Sunday, December 14, 2014

How I fought off bears to defeat my first hypoglycemic episode

...or something to that effect, at least.

Being diagnosed with T1D this summer, after 24 years of pretty much completely healthy living was the most bizarre experience of my life. Which I will probably go into in more depth later. Suffice to say, at this point in my life, what I can most completely compare it to was a betrayal of a relationship. It felt like my body had cheated on me, and now, somehow, for some reason, we had decided to stay together and were attempting to move on and heal our partnership, despite some major trust issues on my part.

The simplest pattern of being in charge of when and where I eat, what exercise I do and when, had definitely been slowly eroded away from me in the months before my diagnosis as I slid into the heartburned, nutrient-depleted state of DKA. But for it to now be officially, glaringly, irrefutable--YOU NOW CARRY THIS ZIPLOC BAG OF SUPPLIES. YOU NEED TO EAT WHEN CERTAIN NUMBERS TELL YOU SO. Your schedule is no longer flexible, no longer yours (this is how it felt at first). This was the hardest part for me.

One thing that I was lucky about though, is that I felt very little fear (beyond my first few nights out of the hospital). While I definitely researched diabetes a lot, and spoke to my doctors at length, I mostly avoided forums in order to avoid having my judgement and perception of diabetes clouded, at least at first. Recently I have found a few more blogs to follow, and I have seen blogs from other T1Ders, diagnosed from a very young age, who grow up with fear of hypoglycemia, who fear living alone, who fear exercising too hard, who fear being away from civilization, etc, etc. For a very good reason, I might add. For me, entering at this age, with no T1D friends to speak of, I was (am) flying blind on a lot--including a lot of fears.

I am an active person. I practice yoga, I go hiking and backpacking with my boyfriend, I love to walk to destinations whenever possible, and I genuinely enjoy swimming, exercise classes, going to the gym--just being active in general. Obviously these passions had faded from my life during my DKA, but post-diagnosis I felt WONDERFUL. I sought immediately to begin to repair my relationship with my body and get back into some of the activities we used to enjoy together. My boyfriend was elated to have a girlfriend again, and not a comatose skeleton zombie by his side, so we decided to celebrate by going on a short road trip/weekend backpacking trip up north. I had been out of the hospital a sweet 10 days, but we cleared things with my endo and we were ready to go!! Plus an additional 12 lbs of juice, snacks, and diabetes supplies, we were ready to go!!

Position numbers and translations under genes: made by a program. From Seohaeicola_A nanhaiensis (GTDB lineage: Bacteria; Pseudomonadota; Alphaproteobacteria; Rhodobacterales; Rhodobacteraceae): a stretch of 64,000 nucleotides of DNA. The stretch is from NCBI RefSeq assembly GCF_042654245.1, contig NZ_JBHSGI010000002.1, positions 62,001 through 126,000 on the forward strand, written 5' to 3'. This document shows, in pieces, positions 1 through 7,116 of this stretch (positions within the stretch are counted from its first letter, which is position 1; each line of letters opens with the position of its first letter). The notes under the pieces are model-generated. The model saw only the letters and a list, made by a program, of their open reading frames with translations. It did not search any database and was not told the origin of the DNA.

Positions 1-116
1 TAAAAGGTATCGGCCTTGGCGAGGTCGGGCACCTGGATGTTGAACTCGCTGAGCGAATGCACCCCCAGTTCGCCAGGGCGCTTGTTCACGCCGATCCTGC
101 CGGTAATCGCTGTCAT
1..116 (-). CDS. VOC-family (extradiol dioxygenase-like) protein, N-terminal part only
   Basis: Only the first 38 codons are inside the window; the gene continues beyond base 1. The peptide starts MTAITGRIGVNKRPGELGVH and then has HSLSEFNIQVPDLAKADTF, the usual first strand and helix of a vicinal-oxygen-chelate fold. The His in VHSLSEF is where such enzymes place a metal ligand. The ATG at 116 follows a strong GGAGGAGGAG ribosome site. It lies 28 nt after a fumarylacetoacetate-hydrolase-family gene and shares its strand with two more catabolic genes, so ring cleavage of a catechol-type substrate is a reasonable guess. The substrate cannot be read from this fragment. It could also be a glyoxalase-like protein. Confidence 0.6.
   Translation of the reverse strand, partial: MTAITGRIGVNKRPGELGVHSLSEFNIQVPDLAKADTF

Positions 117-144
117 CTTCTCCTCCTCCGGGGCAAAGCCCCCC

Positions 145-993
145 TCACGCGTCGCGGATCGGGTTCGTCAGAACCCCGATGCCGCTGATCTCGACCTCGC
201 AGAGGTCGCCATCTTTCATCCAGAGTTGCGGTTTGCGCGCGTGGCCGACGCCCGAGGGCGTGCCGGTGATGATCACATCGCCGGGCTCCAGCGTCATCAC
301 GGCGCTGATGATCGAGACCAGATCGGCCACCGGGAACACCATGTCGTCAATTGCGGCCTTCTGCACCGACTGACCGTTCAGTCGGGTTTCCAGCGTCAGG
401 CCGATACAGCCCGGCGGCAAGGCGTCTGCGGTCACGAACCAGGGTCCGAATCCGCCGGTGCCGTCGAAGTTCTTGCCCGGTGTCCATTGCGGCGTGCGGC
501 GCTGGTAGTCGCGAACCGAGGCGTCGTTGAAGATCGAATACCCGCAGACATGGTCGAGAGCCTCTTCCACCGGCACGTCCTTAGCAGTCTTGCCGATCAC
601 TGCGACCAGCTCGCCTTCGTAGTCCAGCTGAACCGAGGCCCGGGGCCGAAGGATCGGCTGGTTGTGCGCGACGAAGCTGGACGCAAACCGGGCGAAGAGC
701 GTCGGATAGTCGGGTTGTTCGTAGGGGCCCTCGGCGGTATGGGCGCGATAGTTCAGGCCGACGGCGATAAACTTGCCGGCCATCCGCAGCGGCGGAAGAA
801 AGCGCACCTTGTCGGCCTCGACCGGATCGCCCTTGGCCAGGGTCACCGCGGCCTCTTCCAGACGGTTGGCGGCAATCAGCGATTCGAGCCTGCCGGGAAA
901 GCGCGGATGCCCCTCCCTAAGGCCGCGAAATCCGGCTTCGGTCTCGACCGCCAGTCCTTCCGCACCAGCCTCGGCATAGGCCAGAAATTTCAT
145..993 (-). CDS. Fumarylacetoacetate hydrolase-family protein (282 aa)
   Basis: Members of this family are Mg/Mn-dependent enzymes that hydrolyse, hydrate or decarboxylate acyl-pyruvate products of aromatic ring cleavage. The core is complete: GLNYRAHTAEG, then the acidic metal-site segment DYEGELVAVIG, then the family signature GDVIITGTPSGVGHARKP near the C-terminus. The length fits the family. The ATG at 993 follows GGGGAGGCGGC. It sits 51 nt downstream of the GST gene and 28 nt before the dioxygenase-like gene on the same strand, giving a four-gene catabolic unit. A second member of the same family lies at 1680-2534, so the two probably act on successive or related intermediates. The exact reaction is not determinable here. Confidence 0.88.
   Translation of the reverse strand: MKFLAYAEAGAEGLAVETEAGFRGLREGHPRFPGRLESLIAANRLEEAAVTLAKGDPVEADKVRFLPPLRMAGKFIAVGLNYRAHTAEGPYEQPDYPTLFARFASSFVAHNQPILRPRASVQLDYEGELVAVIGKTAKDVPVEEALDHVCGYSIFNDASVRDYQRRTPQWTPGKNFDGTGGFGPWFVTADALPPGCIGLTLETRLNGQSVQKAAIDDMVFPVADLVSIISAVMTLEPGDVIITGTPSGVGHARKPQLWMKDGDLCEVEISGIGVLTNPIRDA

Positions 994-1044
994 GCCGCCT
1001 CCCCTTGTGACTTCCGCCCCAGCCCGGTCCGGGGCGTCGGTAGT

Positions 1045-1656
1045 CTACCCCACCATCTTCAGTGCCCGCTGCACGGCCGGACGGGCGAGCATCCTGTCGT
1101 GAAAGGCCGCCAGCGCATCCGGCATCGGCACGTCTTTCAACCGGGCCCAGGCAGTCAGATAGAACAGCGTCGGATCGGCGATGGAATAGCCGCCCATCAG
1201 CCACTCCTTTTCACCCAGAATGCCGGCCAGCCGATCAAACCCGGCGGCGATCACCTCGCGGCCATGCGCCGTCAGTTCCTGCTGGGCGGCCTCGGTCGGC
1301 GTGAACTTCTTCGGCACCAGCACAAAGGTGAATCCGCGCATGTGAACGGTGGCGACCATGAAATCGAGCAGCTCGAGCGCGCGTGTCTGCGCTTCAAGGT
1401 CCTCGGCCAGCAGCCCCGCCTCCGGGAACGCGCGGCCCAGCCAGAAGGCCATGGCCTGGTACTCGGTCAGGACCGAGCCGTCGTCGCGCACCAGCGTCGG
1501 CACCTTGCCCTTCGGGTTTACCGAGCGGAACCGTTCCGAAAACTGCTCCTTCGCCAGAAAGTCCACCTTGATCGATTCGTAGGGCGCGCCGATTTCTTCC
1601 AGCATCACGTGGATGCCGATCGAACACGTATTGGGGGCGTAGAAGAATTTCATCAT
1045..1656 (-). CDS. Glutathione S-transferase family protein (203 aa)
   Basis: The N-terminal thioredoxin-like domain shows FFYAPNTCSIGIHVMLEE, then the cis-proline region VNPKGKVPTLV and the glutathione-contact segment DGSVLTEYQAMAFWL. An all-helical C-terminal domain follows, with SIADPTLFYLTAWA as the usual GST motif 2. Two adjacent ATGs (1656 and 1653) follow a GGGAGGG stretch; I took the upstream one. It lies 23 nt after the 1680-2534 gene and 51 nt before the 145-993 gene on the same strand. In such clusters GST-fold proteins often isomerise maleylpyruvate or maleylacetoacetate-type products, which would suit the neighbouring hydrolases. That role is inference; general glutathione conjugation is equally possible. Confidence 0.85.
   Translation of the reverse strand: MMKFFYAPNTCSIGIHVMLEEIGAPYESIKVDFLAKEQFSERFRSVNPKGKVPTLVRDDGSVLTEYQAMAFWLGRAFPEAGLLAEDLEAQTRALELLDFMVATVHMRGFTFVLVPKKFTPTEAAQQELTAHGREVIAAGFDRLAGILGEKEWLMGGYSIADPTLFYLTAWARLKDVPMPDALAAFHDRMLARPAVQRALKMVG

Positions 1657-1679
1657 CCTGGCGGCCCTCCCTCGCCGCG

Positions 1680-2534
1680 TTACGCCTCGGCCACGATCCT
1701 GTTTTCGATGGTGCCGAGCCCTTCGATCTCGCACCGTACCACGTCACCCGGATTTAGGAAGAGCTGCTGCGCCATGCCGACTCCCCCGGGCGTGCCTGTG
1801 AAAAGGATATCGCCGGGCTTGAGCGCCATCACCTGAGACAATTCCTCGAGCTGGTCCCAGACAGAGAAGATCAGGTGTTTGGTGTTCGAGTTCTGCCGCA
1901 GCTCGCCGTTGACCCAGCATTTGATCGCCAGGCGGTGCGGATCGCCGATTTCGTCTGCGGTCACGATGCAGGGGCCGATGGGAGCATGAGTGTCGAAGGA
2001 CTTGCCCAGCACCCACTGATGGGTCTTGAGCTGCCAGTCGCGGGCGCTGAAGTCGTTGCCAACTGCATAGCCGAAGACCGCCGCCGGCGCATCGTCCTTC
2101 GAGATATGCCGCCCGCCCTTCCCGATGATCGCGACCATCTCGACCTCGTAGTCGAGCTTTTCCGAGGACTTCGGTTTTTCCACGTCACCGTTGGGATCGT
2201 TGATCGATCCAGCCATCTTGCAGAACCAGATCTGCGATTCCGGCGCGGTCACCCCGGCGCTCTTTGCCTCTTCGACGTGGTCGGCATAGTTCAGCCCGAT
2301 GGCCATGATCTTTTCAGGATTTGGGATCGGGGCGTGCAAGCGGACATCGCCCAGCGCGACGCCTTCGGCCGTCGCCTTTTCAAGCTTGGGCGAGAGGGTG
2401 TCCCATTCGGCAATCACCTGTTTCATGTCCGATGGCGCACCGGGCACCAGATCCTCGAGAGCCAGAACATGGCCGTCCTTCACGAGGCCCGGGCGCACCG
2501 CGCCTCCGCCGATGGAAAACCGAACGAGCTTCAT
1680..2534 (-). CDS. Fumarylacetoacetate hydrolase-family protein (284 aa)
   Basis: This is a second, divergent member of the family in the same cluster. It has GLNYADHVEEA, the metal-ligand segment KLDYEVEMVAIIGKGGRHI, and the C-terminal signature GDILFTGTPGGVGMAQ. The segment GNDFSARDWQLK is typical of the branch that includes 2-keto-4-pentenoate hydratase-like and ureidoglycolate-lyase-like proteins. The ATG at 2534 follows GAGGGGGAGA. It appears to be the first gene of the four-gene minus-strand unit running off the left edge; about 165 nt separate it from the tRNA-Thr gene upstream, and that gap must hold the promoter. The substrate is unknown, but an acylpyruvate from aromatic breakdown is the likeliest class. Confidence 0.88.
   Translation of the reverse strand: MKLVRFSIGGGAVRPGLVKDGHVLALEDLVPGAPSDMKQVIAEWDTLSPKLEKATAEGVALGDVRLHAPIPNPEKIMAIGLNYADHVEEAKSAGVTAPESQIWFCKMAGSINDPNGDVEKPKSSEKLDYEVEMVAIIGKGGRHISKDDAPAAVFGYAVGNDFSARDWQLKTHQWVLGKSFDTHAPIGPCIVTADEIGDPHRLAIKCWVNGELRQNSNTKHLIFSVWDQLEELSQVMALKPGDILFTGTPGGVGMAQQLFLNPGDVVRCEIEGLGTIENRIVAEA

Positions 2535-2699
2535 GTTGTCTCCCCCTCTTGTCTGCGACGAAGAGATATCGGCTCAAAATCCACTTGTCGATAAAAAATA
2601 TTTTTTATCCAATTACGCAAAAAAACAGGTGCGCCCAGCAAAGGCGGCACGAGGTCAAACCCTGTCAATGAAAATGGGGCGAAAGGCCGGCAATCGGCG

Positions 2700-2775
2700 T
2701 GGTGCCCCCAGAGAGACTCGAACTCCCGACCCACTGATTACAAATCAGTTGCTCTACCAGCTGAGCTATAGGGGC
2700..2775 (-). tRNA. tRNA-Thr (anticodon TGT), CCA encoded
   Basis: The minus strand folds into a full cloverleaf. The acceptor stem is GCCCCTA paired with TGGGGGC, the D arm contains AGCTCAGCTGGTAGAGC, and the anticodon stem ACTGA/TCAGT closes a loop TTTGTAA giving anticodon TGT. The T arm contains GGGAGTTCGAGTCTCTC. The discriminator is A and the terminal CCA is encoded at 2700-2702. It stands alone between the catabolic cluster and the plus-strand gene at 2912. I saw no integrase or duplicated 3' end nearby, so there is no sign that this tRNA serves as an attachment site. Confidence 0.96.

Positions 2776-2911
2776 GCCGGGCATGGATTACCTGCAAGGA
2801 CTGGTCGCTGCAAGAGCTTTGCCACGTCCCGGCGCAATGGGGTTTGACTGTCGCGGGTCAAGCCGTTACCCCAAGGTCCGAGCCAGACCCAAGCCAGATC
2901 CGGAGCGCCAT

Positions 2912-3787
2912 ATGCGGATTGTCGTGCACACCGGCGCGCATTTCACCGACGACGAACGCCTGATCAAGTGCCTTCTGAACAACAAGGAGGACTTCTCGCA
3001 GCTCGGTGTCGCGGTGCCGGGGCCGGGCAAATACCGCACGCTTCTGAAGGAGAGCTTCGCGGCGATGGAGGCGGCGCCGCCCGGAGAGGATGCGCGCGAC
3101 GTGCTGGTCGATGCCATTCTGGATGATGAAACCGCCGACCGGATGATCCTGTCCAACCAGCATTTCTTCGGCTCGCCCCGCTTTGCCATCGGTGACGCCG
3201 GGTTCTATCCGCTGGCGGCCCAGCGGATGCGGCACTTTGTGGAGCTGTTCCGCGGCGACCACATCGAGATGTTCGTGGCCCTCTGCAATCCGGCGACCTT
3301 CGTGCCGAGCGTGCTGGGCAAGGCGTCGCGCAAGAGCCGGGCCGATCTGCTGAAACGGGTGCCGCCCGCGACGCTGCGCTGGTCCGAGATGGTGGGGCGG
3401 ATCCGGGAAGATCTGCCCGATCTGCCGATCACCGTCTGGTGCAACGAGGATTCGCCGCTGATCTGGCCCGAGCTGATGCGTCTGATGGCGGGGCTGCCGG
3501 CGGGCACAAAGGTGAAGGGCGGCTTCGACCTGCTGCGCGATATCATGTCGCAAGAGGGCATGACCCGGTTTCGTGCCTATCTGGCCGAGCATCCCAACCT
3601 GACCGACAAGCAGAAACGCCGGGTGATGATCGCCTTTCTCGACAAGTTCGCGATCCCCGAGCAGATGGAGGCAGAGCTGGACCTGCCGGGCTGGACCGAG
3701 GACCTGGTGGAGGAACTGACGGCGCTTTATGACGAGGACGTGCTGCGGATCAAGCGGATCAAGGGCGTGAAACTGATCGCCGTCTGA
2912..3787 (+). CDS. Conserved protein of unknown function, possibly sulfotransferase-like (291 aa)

At this point, please keep in mind that I had been undiagnosed for 3-4 months prior to the hospital. Post-hospital, my team was easing me into insulin injections, not worrying about them too much since I was scheduled to get my pump in a week or two. Put simply, I was flying high. I regularly saw sugars of 200+, even waking up at 300 a few times. In the hospital, they gave us all this information about how to identify and treat hypoglycemia, and my boyfriend and I would look at each other like what???? We felt like maybe I would be the only diabetic in the history of the world who would never experience hypoglycemia. There were days where I would never see below 150, no matter what I did. Hypoglycemia? I was the frickin poster child for HYPERglycemia.

So, we head out on this trip with exactly that attitude. Things are totally fine during the day, we set up camp, eat dinner, hang our bear bag (we're in the backcountry, so). After a brief, furious debate hinging entirely upon my fear of death by bear rage (and from whence was born the name of my blog), we put all my diabetes supplies up in our bear bag. All the food. All the diabetes supplies. Only my glucometer stays out. We go to sleep.

An hour later, we wake up. Well, I wake up. I'm feeling funny. Cold, sweaty, and MAN IS MY BOYFRIEND ANNOYING WHY IS HE JUST SLEEPING THROUGH THIS I'M GETTING MORE AND MORE SCARED. Gingerly, I prick my finger and test. The beeping wakes the bf (a running theme in our relationship nowadays) and he checks in, everything ok? No, I say, not really, because I'm at 55 and I'm not supposed to be below 70 and I think I need that emergency granola bar RIGHT NOW. My first hypoglycemia was here, right now, and all my supplies were tied up in an elaborate setup designed to foil a 600+ lb wild animal who might be roaming beside our tent right that second.

We bust out of the tent, bf talking me through the procedure as we run over to the trees to take down the bags (a two man job), panic running through his voice. I snap, growl, and yell at him (apparently I'M the wild bear in this scenario), but we get it down. I eat about 6 granola bars while he keeps watch for bears (I presume). I don't die. We go back to sleep with my blood sugar spiking to a comfortable 285. I never said it was a job WELL done, but hey, I'm here to tell about it.

When I told my parents about it later, my mom just sighed and reminded me about the time I "decided" to start walking for the first time in the middle of a family camping trip, when they had no shoes for me, so I ruined all of my socks.

So, you know, I guess I've always been kind of difficult about things that way.

Here is a picture of the lake that was almost my last: 

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